“While digital transformation can create new challenges for tax administrations, it also: makes new tools available to improve tax compliance, reduces administrative burdens on taxpayers, and helps to support growth.” The opening sentence, taken from the OECD paper on online cash registers, pretty much sums up the main considerations regarding fiscalization rules, a somewhat novel term defining the cash registers’ regulatory framework. In another sense, fiscalization is an effort to put business operations, and their turnover, under efficient control – it represents the utilization of the tax collection system, with the help of various secure systems.
In general, businesses were obliged to track the receipt of sales payments in their electronic cash registers, usually performed locally and sometimes with minimum (and often outdated) requirements. However, the decades-old offline standard proved ineffective in combating VAT fraud, allowing the possibility of tampering with (amending or even omitting and concealing) the locally-stored records. On the other hand, online cash registers connected to the dedicated processing system, usually sanctioned and maintained by the treasury department, should allow the tax authorities to track payments in real-time. By enforcing mandatory transaction reporting, authorities are essentially bound to have greater control of the money transfers and transaction flows.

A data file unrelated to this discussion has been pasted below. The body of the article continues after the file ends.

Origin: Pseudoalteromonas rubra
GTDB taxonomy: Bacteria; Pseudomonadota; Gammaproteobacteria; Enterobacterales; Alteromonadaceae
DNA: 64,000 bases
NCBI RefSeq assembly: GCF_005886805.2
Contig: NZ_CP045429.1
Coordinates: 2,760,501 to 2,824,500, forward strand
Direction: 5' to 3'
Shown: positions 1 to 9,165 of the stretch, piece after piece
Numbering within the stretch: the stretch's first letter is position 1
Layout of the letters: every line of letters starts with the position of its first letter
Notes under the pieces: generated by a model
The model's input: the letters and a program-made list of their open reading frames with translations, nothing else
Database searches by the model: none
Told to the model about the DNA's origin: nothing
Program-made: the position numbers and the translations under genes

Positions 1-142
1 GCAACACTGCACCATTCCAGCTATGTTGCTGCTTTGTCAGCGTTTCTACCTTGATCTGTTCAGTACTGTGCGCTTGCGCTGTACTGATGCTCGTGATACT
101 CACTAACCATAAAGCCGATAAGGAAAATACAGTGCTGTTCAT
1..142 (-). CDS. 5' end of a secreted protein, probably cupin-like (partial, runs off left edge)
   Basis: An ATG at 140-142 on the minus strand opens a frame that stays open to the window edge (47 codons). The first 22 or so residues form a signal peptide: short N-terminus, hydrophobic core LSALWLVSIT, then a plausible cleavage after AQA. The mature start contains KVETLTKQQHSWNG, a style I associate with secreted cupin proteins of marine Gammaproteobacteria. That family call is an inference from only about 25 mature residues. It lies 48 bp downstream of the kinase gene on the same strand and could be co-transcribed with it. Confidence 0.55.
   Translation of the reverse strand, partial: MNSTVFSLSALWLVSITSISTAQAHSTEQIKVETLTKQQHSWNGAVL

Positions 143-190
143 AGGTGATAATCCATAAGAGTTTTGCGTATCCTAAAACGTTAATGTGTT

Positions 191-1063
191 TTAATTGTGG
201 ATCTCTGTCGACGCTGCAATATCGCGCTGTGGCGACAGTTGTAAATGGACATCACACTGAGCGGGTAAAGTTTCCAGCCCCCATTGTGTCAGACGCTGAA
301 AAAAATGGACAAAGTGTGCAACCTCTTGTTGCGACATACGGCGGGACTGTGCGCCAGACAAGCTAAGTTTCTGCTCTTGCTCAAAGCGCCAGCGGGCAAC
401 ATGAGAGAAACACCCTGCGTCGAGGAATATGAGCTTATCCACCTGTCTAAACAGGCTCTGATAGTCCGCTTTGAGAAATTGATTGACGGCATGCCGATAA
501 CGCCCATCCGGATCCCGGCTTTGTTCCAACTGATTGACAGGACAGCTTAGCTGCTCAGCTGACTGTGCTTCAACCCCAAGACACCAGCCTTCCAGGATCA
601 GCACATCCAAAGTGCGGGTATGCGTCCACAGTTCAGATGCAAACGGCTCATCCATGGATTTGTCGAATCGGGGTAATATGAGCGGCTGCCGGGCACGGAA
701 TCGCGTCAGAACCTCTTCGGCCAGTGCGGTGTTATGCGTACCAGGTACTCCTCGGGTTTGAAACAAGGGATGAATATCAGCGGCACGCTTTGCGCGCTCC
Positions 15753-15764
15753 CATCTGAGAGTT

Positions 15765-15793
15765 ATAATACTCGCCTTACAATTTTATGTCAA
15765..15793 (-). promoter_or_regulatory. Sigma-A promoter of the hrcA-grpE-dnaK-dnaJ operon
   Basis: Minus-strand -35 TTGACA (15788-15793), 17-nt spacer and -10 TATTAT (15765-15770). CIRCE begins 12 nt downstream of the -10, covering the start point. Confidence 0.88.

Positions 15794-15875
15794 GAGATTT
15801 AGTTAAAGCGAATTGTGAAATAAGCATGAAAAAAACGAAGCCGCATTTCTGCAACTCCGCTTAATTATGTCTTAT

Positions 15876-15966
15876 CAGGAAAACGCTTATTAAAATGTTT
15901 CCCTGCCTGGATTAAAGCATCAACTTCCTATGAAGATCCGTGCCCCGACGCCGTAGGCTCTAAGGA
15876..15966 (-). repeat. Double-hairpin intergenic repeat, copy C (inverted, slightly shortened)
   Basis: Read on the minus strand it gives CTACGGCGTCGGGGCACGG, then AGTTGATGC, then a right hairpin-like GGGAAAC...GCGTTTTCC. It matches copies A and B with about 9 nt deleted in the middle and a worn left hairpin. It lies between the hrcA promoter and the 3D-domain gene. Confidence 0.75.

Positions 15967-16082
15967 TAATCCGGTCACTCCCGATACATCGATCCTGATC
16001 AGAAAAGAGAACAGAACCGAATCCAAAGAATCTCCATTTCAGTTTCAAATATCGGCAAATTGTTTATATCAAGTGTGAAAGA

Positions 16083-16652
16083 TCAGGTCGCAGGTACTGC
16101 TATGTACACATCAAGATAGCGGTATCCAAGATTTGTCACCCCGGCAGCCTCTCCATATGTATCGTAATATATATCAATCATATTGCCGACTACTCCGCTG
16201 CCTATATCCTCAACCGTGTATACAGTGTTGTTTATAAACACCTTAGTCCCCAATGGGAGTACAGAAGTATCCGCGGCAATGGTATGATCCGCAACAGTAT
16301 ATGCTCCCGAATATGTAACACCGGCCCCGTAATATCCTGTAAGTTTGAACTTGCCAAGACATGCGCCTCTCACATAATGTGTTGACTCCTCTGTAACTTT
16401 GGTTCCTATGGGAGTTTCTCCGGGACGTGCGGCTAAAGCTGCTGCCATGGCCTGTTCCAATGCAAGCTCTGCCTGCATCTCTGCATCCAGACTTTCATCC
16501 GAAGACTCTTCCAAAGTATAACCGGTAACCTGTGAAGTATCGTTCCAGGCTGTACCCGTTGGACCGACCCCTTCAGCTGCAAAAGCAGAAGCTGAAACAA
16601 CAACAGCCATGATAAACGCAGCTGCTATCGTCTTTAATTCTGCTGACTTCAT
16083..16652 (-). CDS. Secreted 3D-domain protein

Intensions of these rules are clear: reduce the grey economy
In effect, the new rules are intended to reduce the extent of the grey economy in cash-based business sectors, making it more difficult (if not impossible) to manipulate cash register systems. Needless to say, fiscalization efforts are closely linked to the worrying VAT gap, and authorities are implementing new regulations in order to enforce tighter tax compliance. Newly introduced regulation also provides better and more effective opportunities for control and inspection.
Just a few years ago, it was impossible to imagine online cash registers operating flawlessly. Nowadays, with the proliferation of the mobile internet (from 3G onwards), various fiscalization methods with different operational procedures seem economically viable and easy to implement, regardless of whether the country is developed or developing. The latter ended up at the forefront of the drive towards fiscalization – Argentina introduced mandatory electronic cash registers and fiscal printers at the end of the last century, while countries like: Croatia, Slovenia, and Hungary became the front-runners in Europe. Developed countries are quickly following suit, for example, as of the next year, all cash registers in Germany will be protected by a certified technical security module. The forthcoming rules stipulate the electronic record-keeping system in order to store and protect cash register transaction data.